Radiance by Catherynne Valente — I've said this before, but Radiance is an extraordinarily well-written acid trip of a novel. In this alternate universe SF masterpiece, Valente takes a look at the convention of storytelling itself by chronicling the disappearance of a young documentarian — as told by the films her father makes about her life. This narrative frame gives Valente plenty of room to play with the wild and weird, setting her story across multiple planets as she questions the tricky relationship between art and truth.
Dumplin' by Julie Murphy — This book had a lot of advance hype, which usually makes me a little suspicious. Well: the hype was deserved. The heroine of Dumplin' is fabulous, funny and, yes, fat. Everything about Willowdean Dickson rings true — like any teenager, she experiences some insecurity about her body, but ultimately her brash confidence wins out and she genuinely comes into her own. Dumplin' is so captivating, I wasn't able to put it down.
Signal to Noise by Silvia Moreno-Garcia — Music and magic collide in Mexico City in the late 1980s! Moreno-Garcia's debut impressed me with its entirely fresh spin on fantasy, as Meche, along with her fellow outcasts, Sebastian and Daniela, use their favorite records to change their less-than-stellar lives. It's so rare to read a fantasy novel not set in some approximation of Europe (though God knows I love those, too), so Signal to Noise is refreshing, innovative and really poignant as it delves into the magic of important music and friendships.
The House by Christina Lauren — I picked this book up on a whim, partly because I love stories about creepy houses and partly because I love Christina Lauren. I wasn't sure what to expect, since I've only read their erotic romance, but what I found was a deeply engaging Tim Burton-esque tale of adolescent romance, heavy on atmosphere and mood — with a scary-as-hell sentient house in the mix. It's nice to know that even your favorite authors can still surprise you.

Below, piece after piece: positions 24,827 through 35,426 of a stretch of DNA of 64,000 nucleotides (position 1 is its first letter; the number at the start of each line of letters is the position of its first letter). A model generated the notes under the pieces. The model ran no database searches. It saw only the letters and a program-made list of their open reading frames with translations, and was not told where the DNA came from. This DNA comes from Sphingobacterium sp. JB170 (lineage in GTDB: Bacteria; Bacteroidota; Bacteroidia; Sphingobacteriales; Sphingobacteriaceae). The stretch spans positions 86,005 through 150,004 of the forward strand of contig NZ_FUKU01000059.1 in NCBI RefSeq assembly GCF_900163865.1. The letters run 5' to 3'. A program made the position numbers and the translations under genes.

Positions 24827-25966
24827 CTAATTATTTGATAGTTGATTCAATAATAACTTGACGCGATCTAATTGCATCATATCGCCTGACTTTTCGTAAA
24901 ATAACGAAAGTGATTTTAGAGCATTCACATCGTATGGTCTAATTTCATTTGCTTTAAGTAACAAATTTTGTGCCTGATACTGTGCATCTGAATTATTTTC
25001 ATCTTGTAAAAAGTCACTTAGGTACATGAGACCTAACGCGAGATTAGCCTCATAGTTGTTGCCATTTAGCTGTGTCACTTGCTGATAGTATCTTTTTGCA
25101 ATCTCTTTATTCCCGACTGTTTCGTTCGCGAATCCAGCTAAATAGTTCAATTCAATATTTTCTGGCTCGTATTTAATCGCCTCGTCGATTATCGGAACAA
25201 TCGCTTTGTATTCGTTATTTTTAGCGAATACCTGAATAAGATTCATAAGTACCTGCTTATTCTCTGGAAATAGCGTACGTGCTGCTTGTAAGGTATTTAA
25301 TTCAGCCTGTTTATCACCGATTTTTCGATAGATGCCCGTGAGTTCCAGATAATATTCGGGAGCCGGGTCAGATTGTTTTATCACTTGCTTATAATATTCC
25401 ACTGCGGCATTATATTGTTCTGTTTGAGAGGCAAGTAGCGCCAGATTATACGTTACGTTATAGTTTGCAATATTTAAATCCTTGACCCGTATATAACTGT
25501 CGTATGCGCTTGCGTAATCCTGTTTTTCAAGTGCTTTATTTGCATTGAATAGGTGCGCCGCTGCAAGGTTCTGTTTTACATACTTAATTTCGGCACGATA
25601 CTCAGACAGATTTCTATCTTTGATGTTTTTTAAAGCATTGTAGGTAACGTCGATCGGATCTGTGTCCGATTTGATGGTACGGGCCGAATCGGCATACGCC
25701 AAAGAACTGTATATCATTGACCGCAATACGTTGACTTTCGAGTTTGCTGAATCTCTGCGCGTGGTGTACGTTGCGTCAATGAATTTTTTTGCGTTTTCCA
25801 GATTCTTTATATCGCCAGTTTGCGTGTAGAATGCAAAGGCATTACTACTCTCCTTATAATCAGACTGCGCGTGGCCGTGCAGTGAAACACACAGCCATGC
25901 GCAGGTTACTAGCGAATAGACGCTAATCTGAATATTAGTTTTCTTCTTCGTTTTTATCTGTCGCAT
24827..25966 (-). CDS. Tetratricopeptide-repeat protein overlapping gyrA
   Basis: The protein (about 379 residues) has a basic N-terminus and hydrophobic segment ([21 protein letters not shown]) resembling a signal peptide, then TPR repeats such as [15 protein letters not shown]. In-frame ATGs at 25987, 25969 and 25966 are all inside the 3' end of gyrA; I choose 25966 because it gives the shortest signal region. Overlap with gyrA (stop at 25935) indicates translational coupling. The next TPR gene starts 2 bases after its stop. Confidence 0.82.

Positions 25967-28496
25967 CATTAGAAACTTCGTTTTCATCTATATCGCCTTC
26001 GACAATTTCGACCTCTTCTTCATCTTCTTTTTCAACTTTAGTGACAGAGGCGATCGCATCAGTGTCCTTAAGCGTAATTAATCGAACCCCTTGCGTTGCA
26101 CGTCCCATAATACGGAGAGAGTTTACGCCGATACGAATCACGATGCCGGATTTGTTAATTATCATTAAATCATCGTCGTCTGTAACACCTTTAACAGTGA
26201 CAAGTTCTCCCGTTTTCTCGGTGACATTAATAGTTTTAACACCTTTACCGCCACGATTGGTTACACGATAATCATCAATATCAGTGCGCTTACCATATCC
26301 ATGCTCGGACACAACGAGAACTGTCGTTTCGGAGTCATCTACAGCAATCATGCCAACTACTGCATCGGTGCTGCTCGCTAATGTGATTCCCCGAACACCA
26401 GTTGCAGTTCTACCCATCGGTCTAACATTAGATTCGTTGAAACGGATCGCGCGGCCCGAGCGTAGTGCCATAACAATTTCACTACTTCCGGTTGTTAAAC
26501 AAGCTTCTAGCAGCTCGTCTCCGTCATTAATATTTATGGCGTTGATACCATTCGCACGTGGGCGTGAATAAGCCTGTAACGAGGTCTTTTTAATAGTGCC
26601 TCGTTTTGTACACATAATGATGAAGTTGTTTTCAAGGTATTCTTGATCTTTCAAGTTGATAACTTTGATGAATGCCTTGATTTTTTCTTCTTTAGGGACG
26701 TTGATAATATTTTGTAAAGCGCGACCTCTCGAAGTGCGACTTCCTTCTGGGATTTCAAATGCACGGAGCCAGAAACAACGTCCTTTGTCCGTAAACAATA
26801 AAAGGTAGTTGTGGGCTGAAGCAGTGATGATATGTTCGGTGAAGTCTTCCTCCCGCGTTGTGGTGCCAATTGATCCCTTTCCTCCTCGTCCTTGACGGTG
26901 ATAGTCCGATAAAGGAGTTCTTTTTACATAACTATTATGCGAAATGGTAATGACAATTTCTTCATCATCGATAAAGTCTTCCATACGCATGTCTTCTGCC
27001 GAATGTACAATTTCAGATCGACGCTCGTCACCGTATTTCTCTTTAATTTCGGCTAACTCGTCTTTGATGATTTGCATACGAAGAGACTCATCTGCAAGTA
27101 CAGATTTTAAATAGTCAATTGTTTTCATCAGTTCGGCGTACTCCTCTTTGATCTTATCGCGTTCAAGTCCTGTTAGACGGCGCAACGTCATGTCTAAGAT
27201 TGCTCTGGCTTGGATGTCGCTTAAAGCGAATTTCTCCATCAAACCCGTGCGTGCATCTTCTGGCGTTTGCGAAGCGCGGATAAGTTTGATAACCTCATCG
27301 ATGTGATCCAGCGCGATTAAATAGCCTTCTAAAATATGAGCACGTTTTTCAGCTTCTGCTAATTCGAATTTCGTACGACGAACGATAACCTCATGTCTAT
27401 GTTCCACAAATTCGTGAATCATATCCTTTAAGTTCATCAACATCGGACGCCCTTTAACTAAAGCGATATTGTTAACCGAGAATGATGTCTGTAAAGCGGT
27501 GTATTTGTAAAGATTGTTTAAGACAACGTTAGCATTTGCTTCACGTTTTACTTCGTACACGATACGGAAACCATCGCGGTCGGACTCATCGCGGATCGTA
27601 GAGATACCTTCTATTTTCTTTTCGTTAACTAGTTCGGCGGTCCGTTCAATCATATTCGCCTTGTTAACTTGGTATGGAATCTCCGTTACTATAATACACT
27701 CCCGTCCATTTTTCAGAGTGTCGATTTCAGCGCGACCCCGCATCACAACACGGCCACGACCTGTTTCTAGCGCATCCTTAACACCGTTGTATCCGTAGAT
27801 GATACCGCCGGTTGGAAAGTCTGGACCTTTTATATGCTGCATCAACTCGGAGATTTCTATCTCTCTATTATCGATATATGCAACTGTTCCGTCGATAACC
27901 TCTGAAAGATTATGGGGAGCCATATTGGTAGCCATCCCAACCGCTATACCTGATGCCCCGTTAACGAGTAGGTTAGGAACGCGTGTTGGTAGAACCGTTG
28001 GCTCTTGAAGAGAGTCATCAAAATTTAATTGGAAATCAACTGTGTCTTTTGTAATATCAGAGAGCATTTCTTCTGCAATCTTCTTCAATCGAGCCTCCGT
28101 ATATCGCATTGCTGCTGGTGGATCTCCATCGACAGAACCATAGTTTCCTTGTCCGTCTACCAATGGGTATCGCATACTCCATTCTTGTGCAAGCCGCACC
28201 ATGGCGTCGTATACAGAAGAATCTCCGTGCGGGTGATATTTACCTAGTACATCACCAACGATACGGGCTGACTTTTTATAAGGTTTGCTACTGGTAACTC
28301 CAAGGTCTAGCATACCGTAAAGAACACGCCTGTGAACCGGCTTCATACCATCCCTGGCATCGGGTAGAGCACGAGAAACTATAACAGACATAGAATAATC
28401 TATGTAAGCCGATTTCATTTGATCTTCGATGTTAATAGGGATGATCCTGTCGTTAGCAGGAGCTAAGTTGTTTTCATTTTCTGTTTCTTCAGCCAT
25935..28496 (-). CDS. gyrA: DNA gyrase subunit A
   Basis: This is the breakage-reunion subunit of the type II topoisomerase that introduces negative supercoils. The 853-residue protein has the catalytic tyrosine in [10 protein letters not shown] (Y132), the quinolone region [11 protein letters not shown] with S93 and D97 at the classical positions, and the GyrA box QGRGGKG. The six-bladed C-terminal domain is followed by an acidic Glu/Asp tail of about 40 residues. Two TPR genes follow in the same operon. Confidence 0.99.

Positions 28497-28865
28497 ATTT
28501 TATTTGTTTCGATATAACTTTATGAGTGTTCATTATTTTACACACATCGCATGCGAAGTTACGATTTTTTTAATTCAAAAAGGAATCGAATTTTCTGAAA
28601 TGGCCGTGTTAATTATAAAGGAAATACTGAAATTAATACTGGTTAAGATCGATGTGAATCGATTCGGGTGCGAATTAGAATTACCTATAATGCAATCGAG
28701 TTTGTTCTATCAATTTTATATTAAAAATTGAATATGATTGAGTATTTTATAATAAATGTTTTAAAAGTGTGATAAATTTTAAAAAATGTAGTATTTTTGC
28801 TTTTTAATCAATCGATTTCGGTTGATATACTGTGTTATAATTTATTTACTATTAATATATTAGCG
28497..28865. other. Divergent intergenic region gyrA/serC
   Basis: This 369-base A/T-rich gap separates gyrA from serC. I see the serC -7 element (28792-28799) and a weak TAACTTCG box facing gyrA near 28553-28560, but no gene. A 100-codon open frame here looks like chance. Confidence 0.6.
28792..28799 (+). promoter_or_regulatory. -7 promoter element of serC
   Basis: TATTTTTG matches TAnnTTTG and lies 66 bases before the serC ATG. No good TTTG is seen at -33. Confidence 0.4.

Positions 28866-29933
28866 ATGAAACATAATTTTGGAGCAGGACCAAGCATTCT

Menagerie by Rachel Vincent — Vincent's genre-bending story of a troupe of enslaved circus performers (aka cryptids) is one of the most exciting things to happen to the paranormal and urban fantasy genres. Our heroine, Delilah Marlow, doesn't possess supernatural strength but instead has a powerful anger that fuels her resilience against the people oppressing her and her fellow cryptids, and it spurs her to foment a revolution. This dark, intense book is a game-changer.
Time Salvager by Wesley Chu — Time travel is pretty much an instant buy-in for me, but the standout of this book is Chu's ability to balance believable, intuitive worldbuilding with emotional gravity. As chron-man James chooses to break from his primary directive of not interfering in past timelines and save Elise Kim's life, he takes a crucial step toward redemption and toward saving humanity. Without a doubt, this is my favorite science fiction title of the year.
Wake of Vultures by Lila Bowen — I've never been a huge fan of Westerns, but this isn't your average Western. In addition to being a talented breaker of broncs down at the Double TK ranch, our lead character, Nettie Lonesome, is a nonbinary, queer person of color. Nettie is an exceptional, compelling protagonist, one whose personal journey to find out who she is and where she's going drives this fierce fantasy to an epic climactic battle.
For a peek at all of our editors' picks, go here!